The draw for the World Cup, involving 16 countries, was made in Buenos Aires, the Argentine capital on Saturday (14 January).
GV EXT: Theatre.
SV: Soldiers on roof. (TWO SHOTS)
SV: Policeman in lobby.
SV: Delegates arrive.
SV:Policemen watch as other search cars.
GV INT: Hall with delegates taking seats.
SV: Official sitting.
TV & TRKG SHOT: Newsmen and broadcasters, (TWO SHOTS)
SV & CU: World Cup handed over. (TWO SHOTS)
LV: FIFA President carries in grandson.
CU: Child draws Poland's name.
SV: Polish broadcaster.
SV: Child draws Mexico.
SV: Scottish broadcaster.
TV: Arab watching.
GV: National flags carried on to platform.
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Background: The draw for the World Cup, involving 16 countries, was made in Buenos Aires, the Argentine capital on Saturday (14 January). Buenos Aires is host to the competition, which starts in June.
SYNOPSIS: The draw was made in the modern San Martin Cultural Centre in the centre of the city. The 11 storey building housing auditoriums, theatres and movie houses will serve as the main press centre for journalists covering the competition.
The draw was held under strict security. Uniformed and plain clothes policemen as well as armed troops patrolled corridors inside the building and surrounding streets. Everybody who entered the building had to undergo a through search. Nobody was admitted to the draw without the necessary credentials and identification.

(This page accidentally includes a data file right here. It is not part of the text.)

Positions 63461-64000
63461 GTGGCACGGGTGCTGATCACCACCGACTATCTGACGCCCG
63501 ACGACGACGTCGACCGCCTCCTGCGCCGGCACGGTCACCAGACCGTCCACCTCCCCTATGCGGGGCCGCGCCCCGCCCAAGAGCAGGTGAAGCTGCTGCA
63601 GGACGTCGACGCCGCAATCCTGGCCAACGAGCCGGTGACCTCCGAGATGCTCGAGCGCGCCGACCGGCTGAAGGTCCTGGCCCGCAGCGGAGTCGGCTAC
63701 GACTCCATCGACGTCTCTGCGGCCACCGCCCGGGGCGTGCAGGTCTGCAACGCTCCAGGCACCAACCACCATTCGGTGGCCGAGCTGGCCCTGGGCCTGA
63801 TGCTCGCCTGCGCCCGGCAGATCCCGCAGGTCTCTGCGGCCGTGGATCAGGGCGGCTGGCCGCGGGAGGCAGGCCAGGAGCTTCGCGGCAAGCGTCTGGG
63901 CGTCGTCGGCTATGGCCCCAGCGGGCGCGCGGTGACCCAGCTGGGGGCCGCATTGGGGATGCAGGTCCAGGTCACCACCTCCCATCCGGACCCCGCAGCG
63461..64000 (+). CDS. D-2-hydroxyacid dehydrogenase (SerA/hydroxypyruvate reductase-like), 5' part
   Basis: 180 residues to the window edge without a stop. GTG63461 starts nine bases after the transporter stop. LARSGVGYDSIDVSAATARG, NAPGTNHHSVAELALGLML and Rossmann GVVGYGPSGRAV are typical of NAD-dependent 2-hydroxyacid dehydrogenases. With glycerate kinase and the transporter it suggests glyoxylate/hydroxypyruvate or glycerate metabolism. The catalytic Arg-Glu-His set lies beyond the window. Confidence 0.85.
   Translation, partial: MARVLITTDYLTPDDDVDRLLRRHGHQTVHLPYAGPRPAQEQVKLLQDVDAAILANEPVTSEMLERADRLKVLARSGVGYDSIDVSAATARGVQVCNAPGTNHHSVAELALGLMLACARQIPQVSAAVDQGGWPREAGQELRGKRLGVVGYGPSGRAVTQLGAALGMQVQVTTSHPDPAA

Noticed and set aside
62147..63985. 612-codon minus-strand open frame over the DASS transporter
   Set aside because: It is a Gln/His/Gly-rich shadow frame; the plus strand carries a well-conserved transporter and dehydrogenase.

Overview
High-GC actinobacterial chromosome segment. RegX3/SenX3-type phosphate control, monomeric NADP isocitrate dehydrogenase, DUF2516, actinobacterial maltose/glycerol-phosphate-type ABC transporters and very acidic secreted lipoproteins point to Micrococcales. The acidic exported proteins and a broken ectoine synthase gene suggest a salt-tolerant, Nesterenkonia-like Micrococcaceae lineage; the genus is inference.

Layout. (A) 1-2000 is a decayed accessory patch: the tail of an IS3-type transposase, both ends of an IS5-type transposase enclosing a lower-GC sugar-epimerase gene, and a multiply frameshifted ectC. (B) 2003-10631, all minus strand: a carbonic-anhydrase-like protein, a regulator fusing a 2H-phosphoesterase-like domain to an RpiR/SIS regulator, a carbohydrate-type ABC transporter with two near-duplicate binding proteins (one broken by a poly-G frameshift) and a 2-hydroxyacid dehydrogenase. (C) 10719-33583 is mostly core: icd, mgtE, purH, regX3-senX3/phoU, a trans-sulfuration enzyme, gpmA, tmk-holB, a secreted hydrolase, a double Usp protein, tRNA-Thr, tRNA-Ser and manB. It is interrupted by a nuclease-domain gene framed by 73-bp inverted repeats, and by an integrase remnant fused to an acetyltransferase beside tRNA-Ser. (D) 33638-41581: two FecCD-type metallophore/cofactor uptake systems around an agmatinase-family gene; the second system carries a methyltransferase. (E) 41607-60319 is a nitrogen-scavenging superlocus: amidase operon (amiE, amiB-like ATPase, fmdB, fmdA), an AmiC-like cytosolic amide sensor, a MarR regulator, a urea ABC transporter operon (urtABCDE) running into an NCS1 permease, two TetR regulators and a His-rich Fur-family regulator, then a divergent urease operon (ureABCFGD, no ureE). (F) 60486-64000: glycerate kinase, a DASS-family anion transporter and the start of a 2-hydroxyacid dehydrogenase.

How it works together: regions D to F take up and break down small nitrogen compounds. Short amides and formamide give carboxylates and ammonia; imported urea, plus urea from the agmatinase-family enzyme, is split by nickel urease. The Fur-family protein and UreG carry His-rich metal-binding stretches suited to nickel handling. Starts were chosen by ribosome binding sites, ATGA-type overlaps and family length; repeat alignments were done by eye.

Once they'd got through the security screen the officials taking part in the ceremony got ready for the draw. There were officers from the ruling body of football, FIFA, representatives of the 16 countries taking part and members of the World Cup organizing body.
The World cup, the trophy the competition is all about was handed over to the President of the Argentine Football Federation by his opposite number from Germany who are the reigning champions.
Then the President of FIFA, Mr. Joao Havelange arrived, carrying his four-year-old grandson Ricardo Texeira, who made the draw.
The youngster, dipping his hand into a bag, pulled out numbered balls to decide the initial groupings. There are four groups made up of four teams in each.
After the initial matches the two leading teams from each group will move on to the second round. According to football experts Group One is one of the toughest ever drawn.
It includes the host country Argentina. Unlike the other three groups it seems that any of the four including France, Hungary and Italy, could qualify.